Usefull vRNI queries to enable micro segmentation

This blog is related to earlier blogs: https://datacenterdennis.wordpress.com/2018/10/11/designing-a-nsx-security-framework/
https://datacenterdennis.wordpress.com/2019/01/09/next-gen-network-security-topologies/
https://datacenterdennis.wordpress.com/2018/10/10/nsx-security-vs-workability/

Introduction

This blog may help you implement micro-segmentation by providing helpful vRNI queries. You can use these queries to identify VMs which should be placed into the different segments.

You can read here what vRealize Network Insight is and how it works. This blog will help you using vRNI by identifying application-entities or security groups which can be used to create NSX Firewall rules.

VMware vRealize Network Insight can give NSX Firewall Rule recommendations based internal defined “applications” entities and/or NSX Security groups. VMware vRealize has 2 new options to identify applications. vRNI can either identify applications by their Security Tag or by Name (using regular expressions). If one of these options matches your environment, you can use them. If not, you must rely on your CMDB or you can use flow analyses to identify application (groups).

*Usually the CMDB is not up to date, so you end up analyzing the network flows.

And that’s exact were this blog can help you.

vRNI has a “google”-like seach bar, which can help you identifying the correct data based on analyzed network flows.

Identify VMs by there Operating System

Lets start with a simple query, which identifies all VM’s which have a Microsoft Windows operation system.

list vm where Operating System like windows

And yes, I’m aware that this query does not involve any flow analyses. But with this simple, but effective, query I want to show how easy (readable/writeable) your can create your own queries.

When you type your query, vRNI will automatically autocomplete your query.

Lets continue with a more complex queries.

Identify Shared Services

When talking about micro-segmentation, you want your shared services to be available at all times. The firewall rules allowing these services should be placed on top of the firewall rulebase.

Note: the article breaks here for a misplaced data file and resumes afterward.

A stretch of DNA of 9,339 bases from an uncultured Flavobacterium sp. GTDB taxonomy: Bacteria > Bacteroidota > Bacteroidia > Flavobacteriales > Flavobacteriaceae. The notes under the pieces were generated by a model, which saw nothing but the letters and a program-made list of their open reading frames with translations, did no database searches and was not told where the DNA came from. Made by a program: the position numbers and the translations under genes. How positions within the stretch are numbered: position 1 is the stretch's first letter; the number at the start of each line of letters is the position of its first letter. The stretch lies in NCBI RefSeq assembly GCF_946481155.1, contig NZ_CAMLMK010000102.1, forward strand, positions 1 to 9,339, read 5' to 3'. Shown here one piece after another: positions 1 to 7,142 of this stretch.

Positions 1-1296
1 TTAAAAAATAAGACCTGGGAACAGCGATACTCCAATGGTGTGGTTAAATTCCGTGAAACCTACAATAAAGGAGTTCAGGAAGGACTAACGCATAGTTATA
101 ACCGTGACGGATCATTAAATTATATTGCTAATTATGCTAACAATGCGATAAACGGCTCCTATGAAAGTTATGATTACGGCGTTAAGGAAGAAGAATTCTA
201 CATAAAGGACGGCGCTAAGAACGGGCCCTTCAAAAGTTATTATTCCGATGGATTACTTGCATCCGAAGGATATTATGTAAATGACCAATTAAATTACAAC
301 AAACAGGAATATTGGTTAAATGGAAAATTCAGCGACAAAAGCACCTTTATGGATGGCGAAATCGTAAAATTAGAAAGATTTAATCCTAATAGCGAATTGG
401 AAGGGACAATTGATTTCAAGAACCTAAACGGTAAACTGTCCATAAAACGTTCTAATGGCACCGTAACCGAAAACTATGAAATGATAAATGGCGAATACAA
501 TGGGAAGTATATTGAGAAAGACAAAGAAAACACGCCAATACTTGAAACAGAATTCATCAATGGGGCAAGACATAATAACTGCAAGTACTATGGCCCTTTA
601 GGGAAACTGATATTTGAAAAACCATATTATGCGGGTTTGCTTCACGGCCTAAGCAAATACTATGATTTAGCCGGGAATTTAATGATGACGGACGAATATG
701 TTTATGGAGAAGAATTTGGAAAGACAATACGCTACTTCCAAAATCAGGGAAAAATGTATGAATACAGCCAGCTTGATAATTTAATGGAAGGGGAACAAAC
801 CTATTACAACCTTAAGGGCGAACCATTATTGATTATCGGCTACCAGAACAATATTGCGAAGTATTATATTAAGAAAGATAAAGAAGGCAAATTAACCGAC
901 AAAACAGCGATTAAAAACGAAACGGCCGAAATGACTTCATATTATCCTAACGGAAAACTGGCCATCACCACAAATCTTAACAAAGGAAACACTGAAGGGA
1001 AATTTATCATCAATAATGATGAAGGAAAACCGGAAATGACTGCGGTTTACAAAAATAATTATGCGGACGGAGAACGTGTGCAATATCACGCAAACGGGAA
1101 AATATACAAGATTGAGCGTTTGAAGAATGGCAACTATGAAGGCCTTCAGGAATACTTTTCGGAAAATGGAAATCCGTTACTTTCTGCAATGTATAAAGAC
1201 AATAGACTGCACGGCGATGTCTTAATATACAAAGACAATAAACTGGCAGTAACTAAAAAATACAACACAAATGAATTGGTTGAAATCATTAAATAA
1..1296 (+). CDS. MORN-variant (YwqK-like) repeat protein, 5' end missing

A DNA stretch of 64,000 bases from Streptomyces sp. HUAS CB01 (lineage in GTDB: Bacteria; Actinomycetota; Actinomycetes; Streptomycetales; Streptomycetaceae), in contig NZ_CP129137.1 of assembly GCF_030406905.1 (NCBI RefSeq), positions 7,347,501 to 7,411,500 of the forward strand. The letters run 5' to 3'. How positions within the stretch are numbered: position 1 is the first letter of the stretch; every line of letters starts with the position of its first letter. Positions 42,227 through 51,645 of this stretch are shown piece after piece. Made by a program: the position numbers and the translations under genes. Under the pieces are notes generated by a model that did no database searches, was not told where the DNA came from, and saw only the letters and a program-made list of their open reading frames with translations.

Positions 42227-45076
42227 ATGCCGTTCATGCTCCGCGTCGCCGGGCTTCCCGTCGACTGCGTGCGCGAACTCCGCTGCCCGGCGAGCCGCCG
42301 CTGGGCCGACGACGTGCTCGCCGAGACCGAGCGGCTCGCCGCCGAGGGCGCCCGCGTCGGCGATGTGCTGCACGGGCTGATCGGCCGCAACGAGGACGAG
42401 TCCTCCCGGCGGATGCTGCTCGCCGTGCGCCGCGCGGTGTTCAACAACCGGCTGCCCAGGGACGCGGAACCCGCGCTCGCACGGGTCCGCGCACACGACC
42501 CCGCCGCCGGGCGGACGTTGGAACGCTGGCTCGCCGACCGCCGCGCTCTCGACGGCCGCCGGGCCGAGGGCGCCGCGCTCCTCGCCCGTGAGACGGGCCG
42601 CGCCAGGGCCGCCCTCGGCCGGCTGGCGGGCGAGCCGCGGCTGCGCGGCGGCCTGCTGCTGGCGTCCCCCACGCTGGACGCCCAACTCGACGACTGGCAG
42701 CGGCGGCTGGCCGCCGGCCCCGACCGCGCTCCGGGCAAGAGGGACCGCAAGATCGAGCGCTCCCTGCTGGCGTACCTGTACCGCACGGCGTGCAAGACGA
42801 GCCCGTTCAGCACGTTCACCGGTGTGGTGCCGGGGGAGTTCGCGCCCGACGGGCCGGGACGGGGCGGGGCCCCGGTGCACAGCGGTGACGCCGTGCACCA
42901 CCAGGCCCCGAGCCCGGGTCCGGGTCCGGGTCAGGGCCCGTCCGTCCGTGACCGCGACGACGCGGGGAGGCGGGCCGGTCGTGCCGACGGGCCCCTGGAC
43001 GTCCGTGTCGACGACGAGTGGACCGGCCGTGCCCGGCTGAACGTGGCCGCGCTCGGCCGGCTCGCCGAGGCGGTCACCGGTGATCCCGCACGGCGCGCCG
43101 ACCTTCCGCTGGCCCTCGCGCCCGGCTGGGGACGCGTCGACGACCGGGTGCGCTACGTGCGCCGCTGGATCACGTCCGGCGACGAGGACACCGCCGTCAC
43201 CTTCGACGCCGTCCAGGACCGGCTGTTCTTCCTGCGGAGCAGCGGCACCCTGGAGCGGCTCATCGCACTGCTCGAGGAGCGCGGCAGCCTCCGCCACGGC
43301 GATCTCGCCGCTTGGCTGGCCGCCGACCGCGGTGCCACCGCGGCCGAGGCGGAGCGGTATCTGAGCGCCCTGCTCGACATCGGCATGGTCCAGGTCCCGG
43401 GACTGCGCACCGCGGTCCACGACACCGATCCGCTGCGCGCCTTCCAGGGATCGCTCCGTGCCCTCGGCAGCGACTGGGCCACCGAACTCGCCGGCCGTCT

So first lets start with identifying all shared services using:

 flow where Flow Type = 'Shared Service' group by Port Name 

This produces a list of services with are accessed by the majority of the VMs. This usually contains services like: DNS, NTP, LDAP, Kerberos, Syslog, smtp, etc.

Now we have identified all services, we have to find the corresponding systems. Below an example of one of these services.

Identifying Domain Controllers (using flow analyses)

The output of this query should actually be a no-brainer, as domain controllers are well known systems in an environment. This query will show the power of utilizing vRNI and shows a list of domain controllers based on the captured network flows.

list (destination vm) of flow where Flow Type = 'Shared Service' and Port Name = 'ldap'

We can break this query into multiple parts: The query starts with:

list (destination vm) of flow

Which, straightforward, lists all destination VMs based on flow analyses. By appending multiple ‘filters’ we can narrow the results. In this case there 2 filters are applied: ‘Flow Type = ‘Shared Service” and ‘Port Name = ‘ldap”.

The first Flow-Type filter is a filter based on flow-types identified by vRNI and filters on flow type “Shared Service”, which contains flows to systems which are being accessed by the majority of the VM’s in the environment (which are called “shared services”).

The second filter only shows the systems which are being acces with the ‘ldap’ port name.

So when you have captured all shared service ports and systems, you can create firewall rules for them and put them in the top of the firewall rulebase.

Let’s start talking about segmentation.